There are no questions, however, over his legacy as a batsman. Lara holds the record for the highest Test score, the highest first-class tally and he has scored more Test runs than any player in history.
He has achieved all that during an era when he has carried the responsibility of captaining a great cricketing nation during years of decline.
When Lara made his debut for the West Indies in a one-day international against Pakistan in Karachi in Nov. 1990, Desmond Haynes opened the batting and Malcolm Marshall led the pace attack.
The years when their battery of quick bowlers and flamboyant stroke makers made West Indies such feared opponents were coming to an end but in Lara they had found a genuine successor to Viv Richards, a batsman who could transform a game by taking total command at the crease.
Lara's exciting and attacking approach to batting first grabbed global attention when he made his maiden Test century against Australia in 1993. Not content with making three figures he went on to score 277.
In 1994 he rewrote the record books. First he broke Gary Sobers's long-standing world record Test score of 365 when he slammed England for 375 at St John's, Antigua. He followed that up when, playing in English county cricket, he set a world record for a first class total with his 501 not out for Warwickshire against Durham at Edgbaston.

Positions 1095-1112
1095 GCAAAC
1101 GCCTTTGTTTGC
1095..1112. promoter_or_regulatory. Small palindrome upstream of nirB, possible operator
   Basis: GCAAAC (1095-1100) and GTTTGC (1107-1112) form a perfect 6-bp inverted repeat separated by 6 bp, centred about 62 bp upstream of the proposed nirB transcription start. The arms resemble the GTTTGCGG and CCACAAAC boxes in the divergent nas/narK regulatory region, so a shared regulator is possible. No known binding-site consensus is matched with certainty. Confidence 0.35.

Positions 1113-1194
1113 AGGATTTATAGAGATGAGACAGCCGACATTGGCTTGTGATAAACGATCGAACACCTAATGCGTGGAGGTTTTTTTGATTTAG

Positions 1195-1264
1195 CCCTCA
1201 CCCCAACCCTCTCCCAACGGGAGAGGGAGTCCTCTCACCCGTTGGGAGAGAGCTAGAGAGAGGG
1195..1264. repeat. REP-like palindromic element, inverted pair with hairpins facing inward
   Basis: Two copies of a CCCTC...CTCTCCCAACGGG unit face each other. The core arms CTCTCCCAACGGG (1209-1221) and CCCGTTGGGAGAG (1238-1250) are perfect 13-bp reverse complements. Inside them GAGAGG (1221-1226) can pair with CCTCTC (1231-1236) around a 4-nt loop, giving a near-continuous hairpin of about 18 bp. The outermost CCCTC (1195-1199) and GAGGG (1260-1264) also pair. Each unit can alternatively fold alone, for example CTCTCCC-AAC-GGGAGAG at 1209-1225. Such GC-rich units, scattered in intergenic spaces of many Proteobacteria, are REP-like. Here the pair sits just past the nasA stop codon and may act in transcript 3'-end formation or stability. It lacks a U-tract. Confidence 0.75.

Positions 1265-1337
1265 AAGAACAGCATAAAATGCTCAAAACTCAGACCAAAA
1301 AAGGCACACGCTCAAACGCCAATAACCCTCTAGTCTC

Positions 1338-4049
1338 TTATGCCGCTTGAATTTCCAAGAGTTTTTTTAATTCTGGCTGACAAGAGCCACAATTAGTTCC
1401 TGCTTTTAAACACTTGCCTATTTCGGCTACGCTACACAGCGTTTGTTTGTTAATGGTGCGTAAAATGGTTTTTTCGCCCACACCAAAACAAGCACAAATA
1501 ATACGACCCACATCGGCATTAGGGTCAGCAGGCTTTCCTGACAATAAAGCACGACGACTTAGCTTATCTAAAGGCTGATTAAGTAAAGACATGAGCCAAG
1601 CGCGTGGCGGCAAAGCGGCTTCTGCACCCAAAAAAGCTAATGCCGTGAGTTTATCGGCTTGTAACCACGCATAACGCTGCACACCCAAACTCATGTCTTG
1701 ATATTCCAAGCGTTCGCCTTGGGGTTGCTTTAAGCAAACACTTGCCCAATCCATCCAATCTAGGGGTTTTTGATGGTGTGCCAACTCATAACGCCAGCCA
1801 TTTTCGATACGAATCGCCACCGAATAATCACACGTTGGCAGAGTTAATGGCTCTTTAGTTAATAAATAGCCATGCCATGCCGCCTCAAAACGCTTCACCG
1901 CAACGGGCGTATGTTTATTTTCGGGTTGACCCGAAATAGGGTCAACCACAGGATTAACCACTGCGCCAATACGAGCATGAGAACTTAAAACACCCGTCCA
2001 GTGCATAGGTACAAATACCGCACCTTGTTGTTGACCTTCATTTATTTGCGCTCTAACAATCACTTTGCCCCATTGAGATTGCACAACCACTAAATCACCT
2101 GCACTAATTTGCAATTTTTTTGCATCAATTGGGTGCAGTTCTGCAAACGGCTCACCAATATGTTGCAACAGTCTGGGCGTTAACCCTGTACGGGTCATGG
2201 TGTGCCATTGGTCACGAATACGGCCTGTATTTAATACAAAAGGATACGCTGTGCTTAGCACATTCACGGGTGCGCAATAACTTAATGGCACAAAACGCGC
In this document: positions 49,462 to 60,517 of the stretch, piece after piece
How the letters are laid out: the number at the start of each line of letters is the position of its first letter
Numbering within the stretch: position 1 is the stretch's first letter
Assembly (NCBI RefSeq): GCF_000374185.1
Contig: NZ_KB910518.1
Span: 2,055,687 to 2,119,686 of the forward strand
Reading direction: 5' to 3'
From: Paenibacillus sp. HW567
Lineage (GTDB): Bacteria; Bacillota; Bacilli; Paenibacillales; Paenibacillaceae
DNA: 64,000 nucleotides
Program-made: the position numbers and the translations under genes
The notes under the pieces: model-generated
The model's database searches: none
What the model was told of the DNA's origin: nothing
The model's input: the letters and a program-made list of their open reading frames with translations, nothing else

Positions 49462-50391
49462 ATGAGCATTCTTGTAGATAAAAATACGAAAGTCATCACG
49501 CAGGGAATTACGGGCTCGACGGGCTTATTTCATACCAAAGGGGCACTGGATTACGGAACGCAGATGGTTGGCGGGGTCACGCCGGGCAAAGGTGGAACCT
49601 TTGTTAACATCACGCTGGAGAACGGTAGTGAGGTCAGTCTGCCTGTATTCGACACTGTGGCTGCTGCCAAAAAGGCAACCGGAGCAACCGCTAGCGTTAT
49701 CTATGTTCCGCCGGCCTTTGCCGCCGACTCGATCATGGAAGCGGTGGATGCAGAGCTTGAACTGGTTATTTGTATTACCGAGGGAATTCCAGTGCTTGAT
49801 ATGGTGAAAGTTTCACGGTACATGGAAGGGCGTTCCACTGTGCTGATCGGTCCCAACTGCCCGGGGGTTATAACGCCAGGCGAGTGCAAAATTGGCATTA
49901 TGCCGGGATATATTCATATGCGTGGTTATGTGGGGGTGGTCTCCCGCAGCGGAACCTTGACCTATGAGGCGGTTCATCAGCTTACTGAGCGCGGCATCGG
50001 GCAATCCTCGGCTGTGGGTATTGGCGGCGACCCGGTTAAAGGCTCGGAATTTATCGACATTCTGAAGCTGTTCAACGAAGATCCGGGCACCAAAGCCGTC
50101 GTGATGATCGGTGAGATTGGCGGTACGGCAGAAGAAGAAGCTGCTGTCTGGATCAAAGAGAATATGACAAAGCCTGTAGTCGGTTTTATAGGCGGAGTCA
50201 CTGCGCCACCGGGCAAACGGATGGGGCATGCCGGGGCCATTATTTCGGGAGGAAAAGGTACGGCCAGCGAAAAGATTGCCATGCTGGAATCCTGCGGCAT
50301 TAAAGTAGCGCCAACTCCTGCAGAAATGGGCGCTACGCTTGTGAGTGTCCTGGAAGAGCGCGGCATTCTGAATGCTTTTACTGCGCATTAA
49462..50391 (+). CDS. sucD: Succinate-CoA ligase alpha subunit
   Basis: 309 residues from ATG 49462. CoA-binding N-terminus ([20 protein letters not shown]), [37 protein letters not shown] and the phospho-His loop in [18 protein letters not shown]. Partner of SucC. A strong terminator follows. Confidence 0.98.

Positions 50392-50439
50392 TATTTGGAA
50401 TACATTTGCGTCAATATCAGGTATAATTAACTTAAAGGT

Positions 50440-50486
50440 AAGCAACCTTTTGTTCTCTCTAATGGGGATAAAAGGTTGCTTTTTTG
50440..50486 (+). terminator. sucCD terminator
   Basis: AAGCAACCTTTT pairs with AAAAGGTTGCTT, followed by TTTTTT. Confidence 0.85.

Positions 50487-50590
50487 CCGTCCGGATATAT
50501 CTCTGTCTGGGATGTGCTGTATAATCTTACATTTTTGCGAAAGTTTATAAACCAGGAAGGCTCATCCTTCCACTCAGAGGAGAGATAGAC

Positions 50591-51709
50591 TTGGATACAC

Everything seemed to come so easily and so naturally for the Trinidad-born left-hander but captaincy presented a tougher challenge.
He took the reins of the side in 1998 and things started well when he led the team to a 3-1 home Test series victory over England. Trouble soon followed.
Lara was sacked as captain when a players' revolt over pay delayed the start to tour of South Africa and although he was reinstated after four days of talks, the incident was the opening to years of difficulties on and off the field for Caribbean cricket.
In 2000, Lara stood down as captain and took a four-month break from the game and when he returned it took time for him to rediscover his form and fitness.
He was reappointed captain in 2003, the same year that Australian Matthew Hayden broke his Test record but it did not take long for Lara to regain that crown and his reputation.
Once again it was at St John's and once again it was England who were the victims as Lara's fluent stroke play battered their attack on his way to a majestic 400 not out.
As he reaches the final stages of a career littered with individual success, Lara now has the perfect stage to gain glory as a captain.